Nau, Cooks scurvy grass
lepidium: Scale-shaped (pods)
oleraceum: As a vegetable
Lepidium oleraceum var. acutidentatum Kirk, L. oleraceum var. frondosum Kirk, L. oleraceum var. serrulatum Thell.
Vascular – Native
Dicotyledonous Herbs other than Composites
The National Vegetation Survey (NVS) Databank is a physical archive and electronic databank containing records of over 94,000 vegetation survey plots - including data from over 19,000 permanent plots. NVS maintains a standard set of species code abbreviations that correspond to standard scientific plant names from the Ngä Tipu o Aotearoa - New Zealand Plants database.
2n = c.72
Current conservation status
The conservation status of all known New Zealand vascular plant taxa at the rank of species and below were reassessed in 2017 using the New Zealand Threat Classification System (NZTCS). This report includes a statistical summary and brief notes on changes since 2012 and replaces all previous NZTCS lists for vascular plants. Authors: By Peter J. de Lange, Jeremy R. Rolfe, John W. Barkla, Shannel P. Courtney, Paul D. Champion, Leon R. Perrie, Sarah M. Beadel, Kerry A. Ford, Ilse Breitwieser, Ines Schönberger, Rowan Hindmarsh-Walls, Peter B. Heenan and Kate Ladley.
2012 | Threatened – Nationally Endangered | Qualifiers: CD, DP, EF, RR, Sp
Previous conservation statuses
2009 | Threatened – Nationally Vulnerable | Qualifiers: CD, EF, RR, Sp
2004 | Threatened – Nationally Endangered
Endemic. New Zealand, Kermadec Island group, Three Kings Island group, North, South, Stewart Islands and the Bounty Islands group.
Now strictly coastal, L. oleraceum is usually found in friable well manured soils, guano deposits, or rock crevices associated with seabird roosts and nesting sites. Occasionally it grows under taller vegetation, and then usually near petrel or shear water burrows. The species is now mainly found on rock stacks, islets, and windshorn headlands on rodent free offshore islands. In some places it has been found growing on sand or gravel beaches, and in one location it grows on boulders and clay that are part of an artificial sea wall. Historically this species was also known from the upper Waitaki Valley, well inland from the sea. This suggests that before human occupation it was once more widespread away from coastal situations.
Glabrous, much-branched, perennial, herb up to 1 x 1 m, usually less. All parts strongly pungent when bruised. Stems erect to decumbent, stout, somewhat woody near base, flexuous. Petioles winged of variable length. Leaves 20-100 x 15-40 mm, decreasing in size toward stem apices, dark green to green, fleshy, somewhat succulent, narrow-oblanceolate, obovate to elliptic, margins, deeply and evenly serrated, cuneately narrowed at base. Inflorescences racemose, terminal and lateral, usually leaf-opposed 30-150 mm at fruiting; pedicels erecto-patent, 3-10 mm long at fruiting. Flowers fragrant. Sepals 1-2 x 0.5-1 mm. Petals white, 2.5-3.5 x 0.5-2 mm, obovate-spathulate. Stamens 4, yellow. Silicles 3-5 x 2.5-5 mm, broadly ovate, truncate at base, apex acute, not winged; style 0.1-0.2 mm; seeds 1.5-2 mm, ovoid, orange-brown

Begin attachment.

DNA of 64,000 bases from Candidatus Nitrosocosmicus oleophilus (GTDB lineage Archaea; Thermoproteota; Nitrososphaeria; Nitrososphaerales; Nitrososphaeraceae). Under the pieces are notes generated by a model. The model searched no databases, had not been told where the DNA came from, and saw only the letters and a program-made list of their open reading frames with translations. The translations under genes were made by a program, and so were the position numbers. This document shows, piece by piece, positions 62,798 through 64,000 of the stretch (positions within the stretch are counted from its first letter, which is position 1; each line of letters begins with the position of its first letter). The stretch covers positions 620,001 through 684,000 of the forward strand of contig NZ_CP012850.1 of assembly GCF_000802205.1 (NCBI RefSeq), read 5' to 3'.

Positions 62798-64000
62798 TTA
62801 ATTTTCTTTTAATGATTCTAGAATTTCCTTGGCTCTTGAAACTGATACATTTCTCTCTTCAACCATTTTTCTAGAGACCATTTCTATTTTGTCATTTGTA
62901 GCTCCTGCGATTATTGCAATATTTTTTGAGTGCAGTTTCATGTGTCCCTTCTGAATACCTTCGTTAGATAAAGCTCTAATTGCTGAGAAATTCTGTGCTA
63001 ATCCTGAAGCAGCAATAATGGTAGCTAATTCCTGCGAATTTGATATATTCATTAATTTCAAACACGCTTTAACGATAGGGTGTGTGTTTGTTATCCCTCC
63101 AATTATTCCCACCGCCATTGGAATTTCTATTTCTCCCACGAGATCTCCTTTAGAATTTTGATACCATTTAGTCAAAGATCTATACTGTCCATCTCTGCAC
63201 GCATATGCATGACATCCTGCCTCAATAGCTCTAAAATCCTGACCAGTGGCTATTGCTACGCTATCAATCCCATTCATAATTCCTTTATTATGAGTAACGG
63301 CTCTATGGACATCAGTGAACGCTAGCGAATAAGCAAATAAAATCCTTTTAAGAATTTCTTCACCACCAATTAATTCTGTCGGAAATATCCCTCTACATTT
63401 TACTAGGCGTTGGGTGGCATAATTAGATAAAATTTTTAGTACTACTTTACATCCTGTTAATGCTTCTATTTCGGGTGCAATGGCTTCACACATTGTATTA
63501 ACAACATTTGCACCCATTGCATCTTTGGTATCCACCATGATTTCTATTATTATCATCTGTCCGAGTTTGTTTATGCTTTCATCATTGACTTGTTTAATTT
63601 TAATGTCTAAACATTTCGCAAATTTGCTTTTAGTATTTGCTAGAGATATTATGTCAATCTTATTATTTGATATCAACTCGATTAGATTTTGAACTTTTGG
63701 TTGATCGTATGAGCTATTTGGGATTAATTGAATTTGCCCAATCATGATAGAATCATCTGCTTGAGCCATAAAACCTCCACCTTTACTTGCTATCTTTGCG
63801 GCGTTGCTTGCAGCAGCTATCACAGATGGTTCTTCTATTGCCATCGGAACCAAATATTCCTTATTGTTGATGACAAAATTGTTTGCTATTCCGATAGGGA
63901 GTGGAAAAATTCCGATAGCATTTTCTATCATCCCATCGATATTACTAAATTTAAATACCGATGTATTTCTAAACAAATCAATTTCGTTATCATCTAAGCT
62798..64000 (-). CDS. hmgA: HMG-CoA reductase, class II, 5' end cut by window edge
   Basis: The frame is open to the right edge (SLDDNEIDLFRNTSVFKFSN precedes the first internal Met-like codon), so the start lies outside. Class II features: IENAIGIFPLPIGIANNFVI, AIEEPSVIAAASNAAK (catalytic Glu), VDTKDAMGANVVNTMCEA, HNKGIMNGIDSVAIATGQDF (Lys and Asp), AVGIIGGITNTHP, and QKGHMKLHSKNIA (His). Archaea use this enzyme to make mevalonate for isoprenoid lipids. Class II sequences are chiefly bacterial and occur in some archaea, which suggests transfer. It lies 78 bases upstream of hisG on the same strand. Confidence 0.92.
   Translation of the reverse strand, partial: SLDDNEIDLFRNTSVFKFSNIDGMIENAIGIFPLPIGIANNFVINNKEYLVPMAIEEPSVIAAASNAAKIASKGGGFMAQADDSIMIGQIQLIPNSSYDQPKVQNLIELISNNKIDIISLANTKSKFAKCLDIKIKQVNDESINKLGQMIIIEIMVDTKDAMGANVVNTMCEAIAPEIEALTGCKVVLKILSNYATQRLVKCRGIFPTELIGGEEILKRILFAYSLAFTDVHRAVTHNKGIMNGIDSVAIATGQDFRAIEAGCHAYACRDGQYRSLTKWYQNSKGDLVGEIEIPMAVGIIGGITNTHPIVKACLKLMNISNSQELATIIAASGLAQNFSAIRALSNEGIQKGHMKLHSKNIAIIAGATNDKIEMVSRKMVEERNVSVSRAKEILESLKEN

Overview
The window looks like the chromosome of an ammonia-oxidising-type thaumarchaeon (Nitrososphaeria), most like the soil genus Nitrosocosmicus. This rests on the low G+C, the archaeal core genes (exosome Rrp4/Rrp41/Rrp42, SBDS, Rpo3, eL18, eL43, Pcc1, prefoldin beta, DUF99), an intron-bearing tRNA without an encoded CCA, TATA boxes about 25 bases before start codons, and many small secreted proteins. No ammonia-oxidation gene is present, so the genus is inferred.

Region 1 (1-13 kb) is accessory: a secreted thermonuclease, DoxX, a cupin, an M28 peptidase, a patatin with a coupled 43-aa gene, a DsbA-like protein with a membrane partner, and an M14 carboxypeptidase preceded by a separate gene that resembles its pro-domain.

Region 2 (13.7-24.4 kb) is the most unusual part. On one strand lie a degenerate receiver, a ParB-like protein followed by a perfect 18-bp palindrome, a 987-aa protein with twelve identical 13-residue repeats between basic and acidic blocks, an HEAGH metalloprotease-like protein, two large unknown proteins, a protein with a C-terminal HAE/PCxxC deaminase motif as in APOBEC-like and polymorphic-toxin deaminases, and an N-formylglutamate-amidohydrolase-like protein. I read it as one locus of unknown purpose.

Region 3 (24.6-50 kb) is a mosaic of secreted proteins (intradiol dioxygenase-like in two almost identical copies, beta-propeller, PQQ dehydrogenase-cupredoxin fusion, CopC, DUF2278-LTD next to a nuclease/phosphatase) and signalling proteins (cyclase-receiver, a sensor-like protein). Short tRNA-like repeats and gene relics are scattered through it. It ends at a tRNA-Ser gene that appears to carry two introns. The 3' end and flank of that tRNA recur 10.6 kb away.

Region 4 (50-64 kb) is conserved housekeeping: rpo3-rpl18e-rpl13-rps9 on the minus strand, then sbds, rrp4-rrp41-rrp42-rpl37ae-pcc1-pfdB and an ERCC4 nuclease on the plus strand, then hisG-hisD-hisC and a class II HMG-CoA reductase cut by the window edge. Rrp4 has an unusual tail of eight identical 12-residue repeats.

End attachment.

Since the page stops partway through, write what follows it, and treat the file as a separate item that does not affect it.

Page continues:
Distinguished from all other indigenous and exotic Lepidium species by the glabrous stems, persistent, toothed, stem leaves, glabrous pedicels, flowers with four stamens and by the acute silicles which lack a marginal wing.
Flowers appear year-round, but mainly from September to March.
Fruiting occurs from December to April. Seed production is rapid so flowers, immature and ripe seed capsules are often found on the same plant.
Mucilaginous seeds are dispersed by attachment and possibly wind and water (Thorsen et al., 2009).
Easy from fresh seed. Can be grown from semi-hardwood cuttings. Fast growing. Does best in friable soils enriched with N, P, K, in full sun. This species, and indeed all other representatives of the genus in New Zealand are very prone to fungal diseases and insect attack, and can be difficult to maintain. Lepidium oleraceum is best treated as an annual.
Seriously threatened by loss of indigenous sea bird nesting grounds because it is dependent on high-fertility soils and regular cycles of animal induced disturbance. It is susceptible to a range of introduced pests and diseases, including rodents, snails, aphids, leaf miner, diamond back moth and cabbage white butterfly, and is browsed by cattle and other livestock. A fungus-like disease (Albugo candida (J.F.Gmel.) Kuntze) is also a problem; and the plant has been and continues to be over-collected by people.
Chatham, Antipodes, Snares and Auckland Island plants differ from L. oleraceum s.s. Their taxonomic status is under review. Cooks scurvy grass or nau, played a vital role in preventing scurvy in ship crews visiting New Zealand during the late 1700s and early 1800s. All parts of the plant are edible. The Maori name nau is of ancient derivation and is found in varying forms throughout Polynesia. Many Pacific Island peoples have traditions of harvesting and/or cultivating related lepidia as a vegetable food and suggests NZ Maori may well have used L. oleraceum and allied species in the same way.
Description adapted from Webb et al. (1988).
References and further reading
Allan, H.H. 1961. Flora of New Zealand. Volume I. Indigenous Tracheophyta: Psilopsida, Lycopsida, Filicopsida, Gymnospermae, Dicotyledones.Wellington, Government Printer.
Thorsen, M. J.; Dickinson, K. J. M.; Seddon, P. J. 2009. Seed dispersal systems in the New Zealand flora. Perspectives in Plant Ecology, Evolution and Systematics 11: 285-309
Webb, C.J.; Sykes, W.R.; Garnock-Jones, P.J. 1988. Flora of New Zealand. Volume IV. Naturalised Pteridophytes, Gymnosperms, Dicotyledons.Christchurch, New Zealand, Botany Division, D.S.I.R.